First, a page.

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Benjamin Tal, the Deputy Chief Economist of CIBC World Markets Inc., sees the unemployment rate headed to about 5.9 per cent by the end of 2023.Tijana Martin/The Globe and Mail

The World Bank released its Global Economic Prospects report this month, calling for a “sharp, long-lasting slowdown” and slashed its global growth forecast for this year to 1.7 per cent from its mid-2022 prediction of 3 per cent.

To gauge the potential weakness for the Canadian economy, I recently spoke with Benjamin Tal, deputy chief economist at CIBC World Markets, who shared his 2023 perspectives on inflation, interest rates, the labour market and economic growth.

What are your expectations for the Bank of Canada’s next rate announcement on Jan. 25?

Our call is that the Bank of Canada will raise rates by 25 basis points to 4.5 per cent. [A basis point is one-hundredth of a percentage point.] Although there is a real risk that they will raise by 50 basis points, given the still very tight labour market as was reflected in the much stronger-than-expected job creation in December, 2022. So one more rate hike by 25 or 50 basis points, and then they will rest.

Now, let’s talk about overshooting. Inflation is a lagging indicator, which means that the risk of overshooting is real. You can raise interest rates way too much, the way it happened in the past. I believe that we are starting to enter this zone. If rates go to 5, 5.5 per cent for some reason, then we’re talking about the more significant recession where the labour market will be suffering and the unemployment rate will rise significantly.

In your economic models, what’s the probability of a more significant recession?

I would put about a 25- to 30-per-cent probability of this occurring.

The reasons why we calling for a mild recession or a soft landing is because there are two buffers that might protect us from a more significant recession. One is the amount of money held by individuals – excess savings that will allow the consumer to be stronger than expected. The other is the job vacancy rate, which is relatively strong. These two forces can protect the economy from a more significant decline, assuming interest rates will be peaking very soon.

Where do you see the unemployment rate headed?

By the end of 2023, about 5.9 per cent, and then going down to about 5.6 per cent by the end of 2024. (In December it was at 5 per cent.) We see both years to be relatively weak. 2024 will not be a recovery year because interest rates will be remain high for a long period of time. I think that’s important to communicate. We forecast 0.7-per-cent GDP growth in 2023 and 0.9 per cent in 2024 – not a big recovery.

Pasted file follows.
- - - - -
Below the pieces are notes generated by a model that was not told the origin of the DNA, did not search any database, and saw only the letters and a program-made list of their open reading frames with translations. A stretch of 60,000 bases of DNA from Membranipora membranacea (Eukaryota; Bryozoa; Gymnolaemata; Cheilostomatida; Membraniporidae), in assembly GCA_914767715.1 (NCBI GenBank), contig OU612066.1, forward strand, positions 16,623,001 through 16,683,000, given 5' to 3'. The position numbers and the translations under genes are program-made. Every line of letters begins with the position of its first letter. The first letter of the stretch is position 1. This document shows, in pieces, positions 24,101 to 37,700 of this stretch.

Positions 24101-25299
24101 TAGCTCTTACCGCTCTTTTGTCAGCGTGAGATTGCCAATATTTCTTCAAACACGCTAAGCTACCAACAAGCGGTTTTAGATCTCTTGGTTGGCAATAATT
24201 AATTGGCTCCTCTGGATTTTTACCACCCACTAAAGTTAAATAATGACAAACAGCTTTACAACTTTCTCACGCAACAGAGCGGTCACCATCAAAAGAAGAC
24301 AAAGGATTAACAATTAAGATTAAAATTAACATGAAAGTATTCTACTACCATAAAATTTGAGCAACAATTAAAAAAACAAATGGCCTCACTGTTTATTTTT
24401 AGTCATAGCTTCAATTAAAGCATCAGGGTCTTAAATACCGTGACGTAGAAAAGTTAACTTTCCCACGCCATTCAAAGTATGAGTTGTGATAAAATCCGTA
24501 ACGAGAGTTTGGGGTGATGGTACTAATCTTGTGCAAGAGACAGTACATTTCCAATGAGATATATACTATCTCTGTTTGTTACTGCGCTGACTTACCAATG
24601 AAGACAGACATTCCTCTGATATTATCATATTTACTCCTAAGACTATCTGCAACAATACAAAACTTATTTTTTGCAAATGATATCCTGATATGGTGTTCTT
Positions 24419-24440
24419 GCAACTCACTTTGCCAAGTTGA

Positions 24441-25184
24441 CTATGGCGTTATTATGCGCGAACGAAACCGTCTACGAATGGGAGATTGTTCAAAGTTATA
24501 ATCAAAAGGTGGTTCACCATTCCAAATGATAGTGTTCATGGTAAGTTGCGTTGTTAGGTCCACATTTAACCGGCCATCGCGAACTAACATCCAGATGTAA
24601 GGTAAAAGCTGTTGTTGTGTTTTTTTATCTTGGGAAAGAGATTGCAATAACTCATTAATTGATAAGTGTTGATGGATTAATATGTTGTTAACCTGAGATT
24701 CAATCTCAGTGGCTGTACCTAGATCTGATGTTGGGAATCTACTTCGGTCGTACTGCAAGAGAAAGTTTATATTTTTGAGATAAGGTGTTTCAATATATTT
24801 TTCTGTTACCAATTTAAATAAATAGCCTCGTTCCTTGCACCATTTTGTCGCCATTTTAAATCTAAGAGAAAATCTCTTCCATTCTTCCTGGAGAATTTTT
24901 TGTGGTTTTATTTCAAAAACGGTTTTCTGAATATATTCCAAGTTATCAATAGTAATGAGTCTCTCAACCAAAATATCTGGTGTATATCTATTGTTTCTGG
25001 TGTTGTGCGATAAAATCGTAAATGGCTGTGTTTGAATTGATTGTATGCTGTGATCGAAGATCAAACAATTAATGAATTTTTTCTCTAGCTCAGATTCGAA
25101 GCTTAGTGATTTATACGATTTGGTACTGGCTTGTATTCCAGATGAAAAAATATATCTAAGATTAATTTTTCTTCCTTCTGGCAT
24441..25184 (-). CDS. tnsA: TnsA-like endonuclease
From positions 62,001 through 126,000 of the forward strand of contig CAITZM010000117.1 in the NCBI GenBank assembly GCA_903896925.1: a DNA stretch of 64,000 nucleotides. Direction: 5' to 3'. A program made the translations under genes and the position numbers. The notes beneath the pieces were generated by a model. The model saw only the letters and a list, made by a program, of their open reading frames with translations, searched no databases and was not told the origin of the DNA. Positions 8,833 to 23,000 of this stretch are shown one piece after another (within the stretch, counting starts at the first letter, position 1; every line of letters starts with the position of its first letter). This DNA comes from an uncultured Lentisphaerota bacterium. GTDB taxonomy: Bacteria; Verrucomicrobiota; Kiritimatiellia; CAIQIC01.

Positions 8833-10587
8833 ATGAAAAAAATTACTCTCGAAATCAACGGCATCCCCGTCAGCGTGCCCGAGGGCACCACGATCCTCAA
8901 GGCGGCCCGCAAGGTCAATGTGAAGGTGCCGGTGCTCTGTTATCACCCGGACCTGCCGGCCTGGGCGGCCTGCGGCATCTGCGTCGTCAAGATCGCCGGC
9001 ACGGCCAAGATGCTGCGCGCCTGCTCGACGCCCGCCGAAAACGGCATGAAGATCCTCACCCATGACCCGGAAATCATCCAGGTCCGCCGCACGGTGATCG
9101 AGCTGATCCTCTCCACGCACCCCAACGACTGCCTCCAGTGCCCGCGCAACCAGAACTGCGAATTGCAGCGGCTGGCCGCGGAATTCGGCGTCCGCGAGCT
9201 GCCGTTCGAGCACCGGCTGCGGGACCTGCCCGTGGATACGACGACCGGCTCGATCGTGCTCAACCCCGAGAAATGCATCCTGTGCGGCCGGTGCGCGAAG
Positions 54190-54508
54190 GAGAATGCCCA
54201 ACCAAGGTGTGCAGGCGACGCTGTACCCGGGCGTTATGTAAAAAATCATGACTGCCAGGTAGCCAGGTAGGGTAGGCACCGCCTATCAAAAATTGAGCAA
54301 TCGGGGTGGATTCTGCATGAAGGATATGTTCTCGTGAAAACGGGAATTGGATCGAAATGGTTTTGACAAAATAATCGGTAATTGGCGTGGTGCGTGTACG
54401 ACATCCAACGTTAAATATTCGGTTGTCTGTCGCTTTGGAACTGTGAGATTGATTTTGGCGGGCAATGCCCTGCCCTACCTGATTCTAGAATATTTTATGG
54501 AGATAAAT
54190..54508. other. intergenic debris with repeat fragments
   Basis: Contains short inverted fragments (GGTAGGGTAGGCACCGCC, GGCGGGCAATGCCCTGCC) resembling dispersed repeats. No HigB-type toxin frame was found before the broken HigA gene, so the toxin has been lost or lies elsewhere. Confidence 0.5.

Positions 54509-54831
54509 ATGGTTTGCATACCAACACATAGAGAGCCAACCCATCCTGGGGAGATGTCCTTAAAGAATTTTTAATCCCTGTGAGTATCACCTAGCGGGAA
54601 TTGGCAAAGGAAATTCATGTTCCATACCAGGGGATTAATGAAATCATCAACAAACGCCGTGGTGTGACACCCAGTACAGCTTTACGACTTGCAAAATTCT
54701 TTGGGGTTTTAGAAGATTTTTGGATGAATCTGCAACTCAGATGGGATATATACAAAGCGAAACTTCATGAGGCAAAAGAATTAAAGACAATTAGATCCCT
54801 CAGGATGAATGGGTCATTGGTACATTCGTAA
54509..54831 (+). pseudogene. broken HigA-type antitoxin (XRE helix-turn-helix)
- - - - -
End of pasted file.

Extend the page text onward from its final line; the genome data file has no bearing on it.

The recovery will start at the end of 2024. By 2024, after two years of slowing down, you will be able to close the output gap and we’ll reach inflation of 2 per cent.

I know that this sounds a bit optimistic, but remember the move from 7 per cent inflation to 4 per cent will be relatively easy, mostly due to supply chain improvements and commodities. The challenge will be to move from 4 per cent to 2 per cent.

I think that there will enough slowing in the economy to bring inflation back to around 2 per cent by the end of 2024, and if we are wrong, it would be mid-2025, but it will not be dramatically after that.

When do you believe the Bank of Canada may begin to cut rates?

In the past, the distance between the last hike and the first cut was relatively short. This time, we believe it will be relatively long, namely a year. We don’t see the bank cutting rates until early 2024 to make sure that inflation is dead.

Do you expect the overnight rate will return to below 2 per cent where it was pre-COVID or do you see a shift to higher rates going forward?

I believe the Bank of Canada will cut to 3 per cent. Why three? Because there are four inflationary forces in the background. We have deglobalization – that is inflationary. We have just-in-case inventory because of COVID. We have a labour market that is definitely not cheap and available. The environment is inflationary because of the extra costs related to environmental regulations.

The inflation target of the Bank of Canada is 2 per cent. That target is not going to change. The only way to keep the target at 2 per cent is to have interest rates higher than they were before. That’s why we believe that the Bank of Canada will cut to 3 per cent and stop.

Given your expectations of low economic growth, rising unemployment, and elevated interest rates, what is your outlook for the housing market?

During COVID, homebuyers got the benefit of a recession, that is, extremely low interest rates, without the cost of the recession and a broadly-based increase in the unemployment rate. There was a sense of urgency to get into the market and we front-loaded activity. What we’re seeing now is not a crash, it is a reallocation of activity over time.

What’s next? Well, I see this weakness continuing. Come the spring, when the market is more balanced, people will start listing their houses. In addition, I believe that we are going to see some forced sales, basically distressed sales. We know that many people will have to renew their mortgages over the next year or two. We all know that the damage is going to be significant. It’s a significant change from mortgage rates of 1.5 per cent to 5.5 per cent and the Bank of Canada is still raising interest rates. Some people will not be able to renew their mortgages so they will have to sell. Now, it will not be a significant number. but it will add to supply.